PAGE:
He has a very good cast of singers, too, who have completely bought into his vision. Myrtò Papatanasiu heads the women as a strident but very vital Donna Anna, and she is matched with luxurious casting by having Kenneth Tarver as Don Ottavio. He’s sensational, his honeyed tones turning Ottavio’s arias into two of the highlights of the set, and he brings sensuous beauty to the ensembles, too. Furthermore, both introduce intelligent ornamentations into their arias, which isn’t inappropriate, as they’re the most baroque characters in the piece. Karina Gauvin, a born actress, plays Elvira as genuinely wounded when she first enters, but achieves great dignity as the drama progresses. The trio Protegga il giusto cielo is a beautiful island of stillness in the mayhem of Act 1, and her Mi tradì is sung with great insight.
Vito Priante is a brilliant Leporello, his performance so vigorous as to come to life in your mind’s eye, and he’s a genuine foil to his master. I also loved the weariness that he brings to their shared recitative at the start of the second act. Christina Gansch is winningly breathless with excitement when she first enters as Zerlina, but utterly beguiling in Là ci darem and Batti, batti. Guido Loconsolo’s Masetto is bluff and straight-talking, and Mika Kares makes a commanding Commendatore.
The most controversial part of the casting is the Don himself. Dimitris Tiliakos plays him fairly introverted, far from the conventional Alpha Male, and it’s the intimate duets where he sounds most comfortable. When the big showpiece of Fin ch’han dal vino comes, he seems to mutter it to himself, and he goes to his eternal fate with resignation rather than defiance. Still, that’s clearly what Currentzis wanted, and it’s a fresh insight rather than something utterly offensive.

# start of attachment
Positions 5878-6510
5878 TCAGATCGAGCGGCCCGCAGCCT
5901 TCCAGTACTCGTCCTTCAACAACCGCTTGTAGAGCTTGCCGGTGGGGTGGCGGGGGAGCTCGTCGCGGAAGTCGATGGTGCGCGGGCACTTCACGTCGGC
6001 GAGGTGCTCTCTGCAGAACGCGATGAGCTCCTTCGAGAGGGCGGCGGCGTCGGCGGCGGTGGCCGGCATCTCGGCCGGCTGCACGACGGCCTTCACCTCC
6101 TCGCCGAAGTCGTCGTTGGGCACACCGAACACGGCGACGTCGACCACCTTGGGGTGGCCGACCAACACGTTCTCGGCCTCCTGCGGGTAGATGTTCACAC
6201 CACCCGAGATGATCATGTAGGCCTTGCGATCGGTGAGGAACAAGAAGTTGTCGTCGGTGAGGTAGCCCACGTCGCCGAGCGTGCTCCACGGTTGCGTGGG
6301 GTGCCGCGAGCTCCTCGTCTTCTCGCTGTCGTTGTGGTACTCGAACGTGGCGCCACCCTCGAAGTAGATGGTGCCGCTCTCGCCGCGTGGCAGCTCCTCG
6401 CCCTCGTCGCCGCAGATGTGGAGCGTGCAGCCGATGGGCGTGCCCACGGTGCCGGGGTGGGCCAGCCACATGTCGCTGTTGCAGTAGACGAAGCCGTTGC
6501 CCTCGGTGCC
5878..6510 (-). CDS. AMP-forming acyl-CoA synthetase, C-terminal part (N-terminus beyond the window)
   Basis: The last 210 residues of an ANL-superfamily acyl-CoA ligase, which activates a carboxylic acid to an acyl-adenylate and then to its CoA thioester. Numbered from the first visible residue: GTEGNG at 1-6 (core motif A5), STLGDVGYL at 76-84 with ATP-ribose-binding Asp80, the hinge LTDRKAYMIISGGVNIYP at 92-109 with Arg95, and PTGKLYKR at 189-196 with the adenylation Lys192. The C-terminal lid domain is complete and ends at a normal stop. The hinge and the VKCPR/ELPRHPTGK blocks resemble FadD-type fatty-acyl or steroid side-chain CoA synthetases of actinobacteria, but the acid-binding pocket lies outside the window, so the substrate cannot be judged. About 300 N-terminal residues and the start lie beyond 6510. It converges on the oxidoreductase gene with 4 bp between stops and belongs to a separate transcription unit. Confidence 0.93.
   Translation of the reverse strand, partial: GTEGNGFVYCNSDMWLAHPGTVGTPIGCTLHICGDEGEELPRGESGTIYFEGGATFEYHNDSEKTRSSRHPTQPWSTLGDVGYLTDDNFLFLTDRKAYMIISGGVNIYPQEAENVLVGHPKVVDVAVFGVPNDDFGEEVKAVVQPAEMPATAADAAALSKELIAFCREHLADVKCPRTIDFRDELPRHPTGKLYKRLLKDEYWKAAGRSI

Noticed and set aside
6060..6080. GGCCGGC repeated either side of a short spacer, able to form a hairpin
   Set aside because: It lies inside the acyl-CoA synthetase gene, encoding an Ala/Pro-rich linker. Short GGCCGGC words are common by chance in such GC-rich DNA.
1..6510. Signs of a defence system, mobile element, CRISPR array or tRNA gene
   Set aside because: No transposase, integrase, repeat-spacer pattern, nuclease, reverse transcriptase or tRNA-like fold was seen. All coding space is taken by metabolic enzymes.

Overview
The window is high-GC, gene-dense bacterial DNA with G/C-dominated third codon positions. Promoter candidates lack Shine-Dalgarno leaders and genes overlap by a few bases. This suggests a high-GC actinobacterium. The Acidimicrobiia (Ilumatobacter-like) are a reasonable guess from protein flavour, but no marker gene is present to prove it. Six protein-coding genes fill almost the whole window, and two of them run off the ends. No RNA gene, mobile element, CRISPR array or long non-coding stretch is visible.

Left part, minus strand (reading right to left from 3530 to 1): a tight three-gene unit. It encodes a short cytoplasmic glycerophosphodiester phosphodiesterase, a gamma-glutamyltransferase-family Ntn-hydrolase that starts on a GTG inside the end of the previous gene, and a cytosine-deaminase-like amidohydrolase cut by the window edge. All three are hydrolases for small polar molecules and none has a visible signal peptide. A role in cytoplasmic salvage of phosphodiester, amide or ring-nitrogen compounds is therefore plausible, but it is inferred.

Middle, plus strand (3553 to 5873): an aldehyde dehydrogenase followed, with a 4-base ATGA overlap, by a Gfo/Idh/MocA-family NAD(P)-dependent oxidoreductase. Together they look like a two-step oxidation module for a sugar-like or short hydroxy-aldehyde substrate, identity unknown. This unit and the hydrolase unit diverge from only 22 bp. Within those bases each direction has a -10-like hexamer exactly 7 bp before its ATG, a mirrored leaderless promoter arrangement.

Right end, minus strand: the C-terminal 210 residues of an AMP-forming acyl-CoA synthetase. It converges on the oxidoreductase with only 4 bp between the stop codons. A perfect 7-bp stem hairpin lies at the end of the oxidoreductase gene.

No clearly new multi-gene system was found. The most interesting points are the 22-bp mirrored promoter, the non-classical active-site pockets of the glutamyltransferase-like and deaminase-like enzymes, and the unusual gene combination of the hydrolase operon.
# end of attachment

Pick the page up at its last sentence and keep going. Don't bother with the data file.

The packaging is a luxurious hardback book that’s well presented with full texts and translations, if lacking in genuinely informative liner notes. My only other criticism is the recorded sound, which is very close. That’s great for the solos and duets, but the Commendatore’s music has no room to breath, and the damnation scene is too confined.
So, if you’re looking for a beautiful Don Giovanni look elsewhere, and there is no shortage of contenders. As I’ve made clear above, this recording comes with any number of health warnings, but if you want something as fresh as a new coat of paint and bristling with life then you should turn to this one for some exciting new discoveries.
These are words I never thought I’d write! Maybe I was wrong about Figaro and Così…